Pope defended over abuse inaction

March 26, 2010 12:00 am
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, VATICAN CITY, Mar 26 – The Vatican hit back on Thursday at new paedophilia revelations, defending Pope Benedict XVI against an allegation that he failed to act over a US priest accused of molesting up to 200 deaf children in the 1970s.

The Roman Catholic Church\’s morals watchdog then headed by the future pope was reportedly alerted twice by the archbishop of Wisconsin of the accusations against Reverend Lawrence Murphy.

Benedict, then Cardinal Joseph Ratzinger, did not respond to the letters, and a secret canonical trial authorised by his deputy was halted after Murphy wrote a pleading letter to the future pope, The New York Times said, citing documents provided by victims\’ lawyers.

The Vatican replied on Thursday that the Congregation for the Doctrine of the Faith chaired by Ratzinger had suggested "restricting" Murphy\’s public functions and "requiring (him to) accept full responsibility for the gravity of his acts."

The priest was accused of abusing hearing-impaired children systematically between 1950 and 1974.

The Vatican newspaper Osservatore Romano denounced what it called an "ignoble attempt" to smear the pope and his closest aides "at all costs."

In an editorial, the paper touted the pope\’s "transparency, firmness and severity" in response to cases of sexual abuse by Catholic clergy and said: "There was no cover-up in the case of Father Murphy."

The editorial confirms that Murphy, accused of abusing hearing-impaired children systematically between 1950 and 1974, wrote to Cardinal Ratzinger in 1998 asking him to halt Church legal proceedings against him because of his ill health.

Ratzinger\’s deputy Tarcisio Bertone – now the Vatican number two – responded to the letter by asking the Milwaukee archbishop to "obtain reparation of the scandal and the reestablishment of justice," Osservatore Romano said.

The Congregation for the Doctrine of the Faith chaired by Ratzinger suggested "restricting" Murphy\’s public functions and "requiring (him to) accept full responsibility for the gravity of his acts," the Vatican told The New York Times earlier.

Its rationale was that "Father Murphy was elderly and in very poor health, and that he was living in seclusion and no allegations of abuse had been reported in over 20 years," Vatican spokesman Federico Lombardi added.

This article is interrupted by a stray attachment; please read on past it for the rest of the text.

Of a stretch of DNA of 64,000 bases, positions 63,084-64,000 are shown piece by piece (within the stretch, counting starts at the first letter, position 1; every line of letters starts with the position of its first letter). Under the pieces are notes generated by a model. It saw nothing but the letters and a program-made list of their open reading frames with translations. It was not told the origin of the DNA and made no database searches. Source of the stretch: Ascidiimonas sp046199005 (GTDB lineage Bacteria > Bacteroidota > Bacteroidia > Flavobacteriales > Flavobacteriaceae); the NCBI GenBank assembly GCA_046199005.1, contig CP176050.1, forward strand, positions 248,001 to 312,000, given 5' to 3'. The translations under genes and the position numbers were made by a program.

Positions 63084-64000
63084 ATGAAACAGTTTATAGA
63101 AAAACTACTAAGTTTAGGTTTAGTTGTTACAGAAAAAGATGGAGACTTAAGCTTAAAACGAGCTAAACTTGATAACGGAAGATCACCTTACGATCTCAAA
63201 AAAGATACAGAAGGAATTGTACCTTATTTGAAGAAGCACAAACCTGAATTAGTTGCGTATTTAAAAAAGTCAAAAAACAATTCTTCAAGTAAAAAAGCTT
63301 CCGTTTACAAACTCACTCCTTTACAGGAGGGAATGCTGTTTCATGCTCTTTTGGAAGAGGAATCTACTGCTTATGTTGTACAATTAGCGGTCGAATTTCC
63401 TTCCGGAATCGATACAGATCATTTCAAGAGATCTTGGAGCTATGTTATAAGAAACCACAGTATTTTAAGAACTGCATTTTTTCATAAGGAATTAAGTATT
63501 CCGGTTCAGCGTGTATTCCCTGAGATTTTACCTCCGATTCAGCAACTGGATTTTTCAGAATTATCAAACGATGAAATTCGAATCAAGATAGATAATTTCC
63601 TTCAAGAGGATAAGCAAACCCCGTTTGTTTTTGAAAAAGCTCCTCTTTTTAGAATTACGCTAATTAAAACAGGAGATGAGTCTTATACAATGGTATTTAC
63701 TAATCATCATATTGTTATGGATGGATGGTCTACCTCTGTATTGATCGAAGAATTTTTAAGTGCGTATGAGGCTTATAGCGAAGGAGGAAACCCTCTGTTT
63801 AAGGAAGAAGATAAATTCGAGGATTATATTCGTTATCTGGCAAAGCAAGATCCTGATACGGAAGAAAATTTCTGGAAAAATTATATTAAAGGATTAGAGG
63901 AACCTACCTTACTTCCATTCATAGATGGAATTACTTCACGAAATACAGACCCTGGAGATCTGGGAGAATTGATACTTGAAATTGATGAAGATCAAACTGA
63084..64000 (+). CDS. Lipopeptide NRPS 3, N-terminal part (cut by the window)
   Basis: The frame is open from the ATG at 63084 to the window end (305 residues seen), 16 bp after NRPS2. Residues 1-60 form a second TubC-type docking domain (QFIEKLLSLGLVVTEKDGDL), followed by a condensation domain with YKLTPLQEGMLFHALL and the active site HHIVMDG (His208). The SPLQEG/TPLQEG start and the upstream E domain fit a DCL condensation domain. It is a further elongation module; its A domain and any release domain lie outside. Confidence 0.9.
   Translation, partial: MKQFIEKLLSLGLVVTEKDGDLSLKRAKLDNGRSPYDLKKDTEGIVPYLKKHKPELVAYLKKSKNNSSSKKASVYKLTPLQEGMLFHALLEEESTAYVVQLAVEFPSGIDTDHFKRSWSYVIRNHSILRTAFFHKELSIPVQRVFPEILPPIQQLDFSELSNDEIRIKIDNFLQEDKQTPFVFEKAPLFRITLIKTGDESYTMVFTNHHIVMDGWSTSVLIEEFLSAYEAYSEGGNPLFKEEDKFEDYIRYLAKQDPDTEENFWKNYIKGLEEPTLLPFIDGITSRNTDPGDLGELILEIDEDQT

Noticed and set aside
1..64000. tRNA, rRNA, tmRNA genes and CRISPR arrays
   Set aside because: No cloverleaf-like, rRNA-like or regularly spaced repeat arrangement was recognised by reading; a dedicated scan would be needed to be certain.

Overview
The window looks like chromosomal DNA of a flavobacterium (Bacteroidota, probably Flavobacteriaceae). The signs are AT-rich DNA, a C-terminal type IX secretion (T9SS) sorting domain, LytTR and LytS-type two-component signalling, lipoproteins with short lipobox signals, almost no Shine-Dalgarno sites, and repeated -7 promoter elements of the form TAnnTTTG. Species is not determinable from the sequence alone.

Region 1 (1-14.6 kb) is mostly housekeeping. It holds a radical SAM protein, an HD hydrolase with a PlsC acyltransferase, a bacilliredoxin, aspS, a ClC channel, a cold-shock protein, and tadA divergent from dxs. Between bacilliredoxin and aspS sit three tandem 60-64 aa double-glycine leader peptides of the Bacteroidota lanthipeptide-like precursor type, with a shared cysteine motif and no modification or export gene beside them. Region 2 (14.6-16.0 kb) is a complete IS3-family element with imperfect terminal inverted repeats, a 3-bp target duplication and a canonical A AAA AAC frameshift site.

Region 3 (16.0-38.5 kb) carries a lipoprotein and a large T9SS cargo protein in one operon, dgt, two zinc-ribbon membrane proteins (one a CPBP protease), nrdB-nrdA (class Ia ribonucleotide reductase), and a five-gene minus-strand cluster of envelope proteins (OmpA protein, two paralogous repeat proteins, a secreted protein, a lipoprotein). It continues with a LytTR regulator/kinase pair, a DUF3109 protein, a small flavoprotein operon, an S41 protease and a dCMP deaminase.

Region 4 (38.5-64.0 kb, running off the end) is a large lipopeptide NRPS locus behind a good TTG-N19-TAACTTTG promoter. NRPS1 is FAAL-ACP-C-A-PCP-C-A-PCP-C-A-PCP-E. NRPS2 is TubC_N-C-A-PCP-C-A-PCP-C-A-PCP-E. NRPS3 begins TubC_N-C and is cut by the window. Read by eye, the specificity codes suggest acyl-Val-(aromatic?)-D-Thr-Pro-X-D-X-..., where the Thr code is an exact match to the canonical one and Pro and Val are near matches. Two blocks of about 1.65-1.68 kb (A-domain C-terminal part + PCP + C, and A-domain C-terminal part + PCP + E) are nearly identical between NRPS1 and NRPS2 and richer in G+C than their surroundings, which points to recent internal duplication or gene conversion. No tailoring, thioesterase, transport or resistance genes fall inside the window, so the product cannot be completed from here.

He noted that Murphy died in 1998 aged 72, four months after the congregation\’s instruction.

The "canonical question" addressed to the congregation, which Ratzinger headed from 1981 until 2005, "was in no way related to a potential civil or criminal procedure against Murphy," Osservatore Romano said.

A Vatican watcher mocked the statement, saying: "From the canonical point of view (Ratzinger) followed the procedures."

Speaking on condition of anonymity, he told AFP: "This Nuremberg-style defence is completely inappropriate and cannot mollify public opinion."

The reference was to the 1946 Nuremberg trials of senior Nazis, who told the court that they had only followed orders.

Benedict has continually spoken out and apologised for the "heinous crime" of child sex abuse by priests, meeting victims in the United States and in Australia.

A French bishop who met the pope last week said on Thursday that the pontiff had been deeply affected by the accusations of paedophilia against the Catholic Church.

"He is not being allowed the presumption of innocence: I have confidence in his will to bring clarity," said Michel Dubost, Bishop of Evry, near Paris

The new revelation follows months of predator priest scandals in Europe, including Ireland, Austria, The Netherlands, Spain and Switzerland, as well as the pope\’s native Germany.

Two revelations in Germany concerned the pope and his brother Georg, the first having authorised lodging for a known abuser and the second having headed a boys\’ choir whose members had earlier suffered abuse.

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